LONDON DM - Two thirds of middle-aged men will be obese within 20 years if current trends continue, a new report predicts.

Public Health England (PHE) forecasts that 63 per cent of men in their fifties will be obese by 2034, and 38 per cent of women of the same age will also be overweight.

Its latest report, which gives a long-term projection into the lifestyle choices which affect the nation’s health, also predicts that one in three people will be obese by 2034. At present, 62 per cent of adults in Britain are overweight or obese. The number of children who are obese doubles from reception age to Year Six.

According to the report, one in ten people will develop type two diabetes due to their weight within the next two decades if current trends continue.

However, if obesity levels were reduced to what they were in 1993, more than five million cases of disease could be prevented, the body said.

According to the report, the nation will be 35 per cent less active in 2030 than in 1961, putting people at increased risk of type two diabetes, heart attacks, strokes, cancer and other weight-related diseases.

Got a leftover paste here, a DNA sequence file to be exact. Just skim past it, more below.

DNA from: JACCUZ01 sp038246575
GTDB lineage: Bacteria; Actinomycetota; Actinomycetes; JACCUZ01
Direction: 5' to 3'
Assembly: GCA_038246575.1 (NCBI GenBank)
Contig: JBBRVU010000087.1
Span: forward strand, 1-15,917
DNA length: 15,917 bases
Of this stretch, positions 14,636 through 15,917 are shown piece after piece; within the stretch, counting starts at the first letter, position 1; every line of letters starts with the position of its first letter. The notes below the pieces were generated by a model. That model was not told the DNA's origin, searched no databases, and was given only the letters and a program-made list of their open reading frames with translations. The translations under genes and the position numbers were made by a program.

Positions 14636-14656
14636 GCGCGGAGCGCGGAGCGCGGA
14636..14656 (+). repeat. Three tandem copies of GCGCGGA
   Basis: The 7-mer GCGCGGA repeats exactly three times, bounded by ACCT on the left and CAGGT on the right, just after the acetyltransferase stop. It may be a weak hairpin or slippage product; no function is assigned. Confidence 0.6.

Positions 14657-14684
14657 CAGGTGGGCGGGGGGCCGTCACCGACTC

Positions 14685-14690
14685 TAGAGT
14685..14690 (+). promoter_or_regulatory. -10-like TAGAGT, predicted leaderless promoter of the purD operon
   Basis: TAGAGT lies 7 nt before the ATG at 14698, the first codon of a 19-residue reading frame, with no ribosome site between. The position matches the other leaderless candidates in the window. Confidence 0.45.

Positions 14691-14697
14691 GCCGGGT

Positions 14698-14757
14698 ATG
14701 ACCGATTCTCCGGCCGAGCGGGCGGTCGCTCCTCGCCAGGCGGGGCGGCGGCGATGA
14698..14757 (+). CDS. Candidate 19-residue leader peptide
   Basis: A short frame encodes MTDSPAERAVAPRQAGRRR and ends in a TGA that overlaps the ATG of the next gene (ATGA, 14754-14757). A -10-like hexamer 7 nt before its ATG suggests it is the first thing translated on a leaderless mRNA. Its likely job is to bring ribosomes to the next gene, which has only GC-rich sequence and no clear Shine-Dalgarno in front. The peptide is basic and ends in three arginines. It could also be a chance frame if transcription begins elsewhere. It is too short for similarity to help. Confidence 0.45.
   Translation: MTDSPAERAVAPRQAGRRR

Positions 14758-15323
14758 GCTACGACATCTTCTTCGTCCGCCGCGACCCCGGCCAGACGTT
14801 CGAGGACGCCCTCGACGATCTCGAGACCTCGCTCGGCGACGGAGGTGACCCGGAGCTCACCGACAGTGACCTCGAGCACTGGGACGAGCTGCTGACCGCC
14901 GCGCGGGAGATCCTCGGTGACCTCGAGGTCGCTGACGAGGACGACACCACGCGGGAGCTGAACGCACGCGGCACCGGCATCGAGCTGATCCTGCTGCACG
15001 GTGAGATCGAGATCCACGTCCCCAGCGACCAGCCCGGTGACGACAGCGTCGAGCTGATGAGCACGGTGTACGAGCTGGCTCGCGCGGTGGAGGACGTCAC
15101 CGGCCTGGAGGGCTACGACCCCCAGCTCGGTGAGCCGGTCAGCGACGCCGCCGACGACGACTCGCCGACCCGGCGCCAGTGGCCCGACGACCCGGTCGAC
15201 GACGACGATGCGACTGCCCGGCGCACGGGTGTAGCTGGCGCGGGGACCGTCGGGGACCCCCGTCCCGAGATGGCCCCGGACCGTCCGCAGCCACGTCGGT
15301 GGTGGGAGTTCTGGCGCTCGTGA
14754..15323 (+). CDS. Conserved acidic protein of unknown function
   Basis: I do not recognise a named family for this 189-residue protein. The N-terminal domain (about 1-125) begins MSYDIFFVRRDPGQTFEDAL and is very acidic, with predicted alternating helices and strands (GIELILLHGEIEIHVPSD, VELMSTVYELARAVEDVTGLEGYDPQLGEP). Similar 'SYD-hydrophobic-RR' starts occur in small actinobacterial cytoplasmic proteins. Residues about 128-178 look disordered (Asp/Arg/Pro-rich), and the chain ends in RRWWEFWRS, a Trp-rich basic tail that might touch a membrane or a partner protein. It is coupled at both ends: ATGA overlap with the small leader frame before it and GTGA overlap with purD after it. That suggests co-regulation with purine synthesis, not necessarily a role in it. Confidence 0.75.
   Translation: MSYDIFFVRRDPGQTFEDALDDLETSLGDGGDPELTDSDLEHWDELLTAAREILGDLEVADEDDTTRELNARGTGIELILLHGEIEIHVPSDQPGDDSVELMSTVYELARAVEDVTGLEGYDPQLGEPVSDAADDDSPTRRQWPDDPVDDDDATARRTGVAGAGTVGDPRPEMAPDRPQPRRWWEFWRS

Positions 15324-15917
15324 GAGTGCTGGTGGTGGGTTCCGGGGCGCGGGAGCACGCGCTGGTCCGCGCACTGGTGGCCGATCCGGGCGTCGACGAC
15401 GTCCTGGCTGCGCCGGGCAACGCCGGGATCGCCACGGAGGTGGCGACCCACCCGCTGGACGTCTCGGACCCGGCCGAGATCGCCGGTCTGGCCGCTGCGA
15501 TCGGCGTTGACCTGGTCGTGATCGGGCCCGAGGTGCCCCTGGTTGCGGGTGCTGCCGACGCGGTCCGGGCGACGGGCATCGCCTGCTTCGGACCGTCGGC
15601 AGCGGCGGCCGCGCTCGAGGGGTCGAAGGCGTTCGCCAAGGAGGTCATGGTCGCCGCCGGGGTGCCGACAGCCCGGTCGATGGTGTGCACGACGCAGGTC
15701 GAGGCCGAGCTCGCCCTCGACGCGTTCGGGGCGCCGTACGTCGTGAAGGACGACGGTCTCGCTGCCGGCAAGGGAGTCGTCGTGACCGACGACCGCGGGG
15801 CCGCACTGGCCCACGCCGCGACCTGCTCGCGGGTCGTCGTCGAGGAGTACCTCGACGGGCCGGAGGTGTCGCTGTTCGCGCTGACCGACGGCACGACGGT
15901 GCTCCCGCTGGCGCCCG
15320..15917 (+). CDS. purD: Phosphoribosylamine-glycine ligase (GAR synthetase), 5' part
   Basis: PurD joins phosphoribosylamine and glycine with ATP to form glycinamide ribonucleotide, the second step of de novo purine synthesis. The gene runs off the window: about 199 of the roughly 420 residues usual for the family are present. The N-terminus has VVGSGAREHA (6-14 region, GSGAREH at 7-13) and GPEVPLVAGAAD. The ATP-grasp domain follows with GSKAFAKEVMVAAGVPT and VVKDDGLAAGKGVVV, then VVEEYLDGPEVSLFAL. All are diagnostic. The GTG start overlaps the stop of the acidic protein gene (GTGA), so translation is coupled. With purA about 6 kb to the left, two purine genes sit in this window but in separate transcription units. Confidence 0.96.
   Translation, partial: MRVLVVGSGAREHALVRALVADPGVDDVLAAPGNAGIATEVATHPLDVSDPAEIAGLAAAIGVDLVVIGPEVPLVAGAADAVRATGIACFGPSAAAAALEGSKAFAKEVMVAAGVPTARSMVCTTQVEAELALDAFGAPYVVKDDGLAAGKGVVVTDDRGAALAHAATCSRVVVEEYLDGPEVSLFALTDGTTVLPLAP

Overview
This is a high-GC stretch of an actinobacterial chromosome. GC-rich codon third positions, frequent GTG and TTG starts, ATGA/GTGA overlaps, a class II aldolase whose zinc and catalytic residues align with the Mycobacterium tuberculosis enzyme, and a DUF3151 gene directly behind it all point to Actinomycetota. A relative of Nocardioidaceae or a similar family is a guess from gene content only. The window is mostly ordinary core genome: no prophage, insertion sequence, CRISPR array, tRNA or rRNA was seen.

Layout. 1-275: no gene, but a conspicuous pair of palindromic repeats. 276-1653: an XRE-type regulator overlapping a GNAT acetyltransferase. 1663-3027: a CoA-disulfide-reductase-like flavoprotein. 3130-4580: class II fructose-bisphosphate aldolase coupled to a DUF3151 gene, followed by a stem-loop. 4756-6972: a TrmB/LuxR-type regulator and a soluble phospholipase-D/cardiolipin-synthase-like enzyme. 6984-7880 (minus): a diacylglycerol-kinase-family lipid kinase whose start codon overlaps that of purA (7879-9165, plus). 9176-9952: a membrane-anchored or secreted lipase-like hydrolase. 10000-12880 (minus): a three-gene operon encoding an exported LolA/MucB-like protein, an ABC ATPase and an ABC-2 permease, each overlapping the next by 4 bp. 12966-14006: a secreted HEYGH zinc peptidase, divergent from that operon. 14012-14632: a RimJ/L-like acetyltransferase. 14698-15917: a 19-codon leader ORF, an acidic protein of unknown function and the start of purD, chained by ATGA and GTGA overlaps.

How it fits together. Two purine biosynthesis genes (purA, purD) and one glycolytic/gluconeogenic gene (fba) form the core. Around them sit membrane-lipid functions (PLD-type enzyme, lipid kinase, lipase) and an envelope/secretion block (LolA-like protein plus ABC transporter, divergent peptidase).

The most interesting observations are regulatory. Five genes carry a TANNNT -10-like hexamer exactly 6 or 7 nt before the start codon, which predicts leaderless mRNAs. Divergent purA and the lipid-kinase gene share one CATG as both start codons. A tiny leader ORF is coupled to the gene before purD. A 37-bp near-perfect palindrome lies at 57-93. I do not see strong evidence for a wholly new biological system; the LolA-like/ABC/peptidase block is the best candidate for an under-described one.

The report also states that alcohol-related deaths have doubled over the last 20 years and alcohol and obesity are now the leading causes of liver disease - the only major disease in the UK for which mortality is still increasing.

Duncan Selbie, chief executive of PHE said: ‘We have an ambition: for people of this country to live as well as possible, for as long as possible.

 ‘But on current trends, we are going to fall short because we face an epidemic of largely preventable long-term diseases.

‘We may be living longer, but we – and future generations – risk spending many of these extra years in poor health unless we do a better job of tackling major risks such as obesity, poor diet, physical inactivity, smoking, and excessive alcohol consumption.’

The report comes after PHE warned that the UK is now even worse than America for inactivity – with half of women and a third of men moving so little in their daily lives that they are exposing themselves to diseases earlier in life.

Earlier this week, PHE confirmed that one in six deaths every year in Britain are directly due to inactivity. It equates to about 84,500 in England and Wales – a very similar number to the number of deaths attributed to smoking.

It also said that 63 per cent of adults do not take the recommended amount of exercise of two and a half hours over the course of a week.

This compares to 18 per cent in the Netherlands, 28 per cent in Germany, 33 per cent in France and 41 per cent in the U.S. Figures show the UK’s average levels of exercise are a fifth lower than in the 1960s and the worst in the Western world.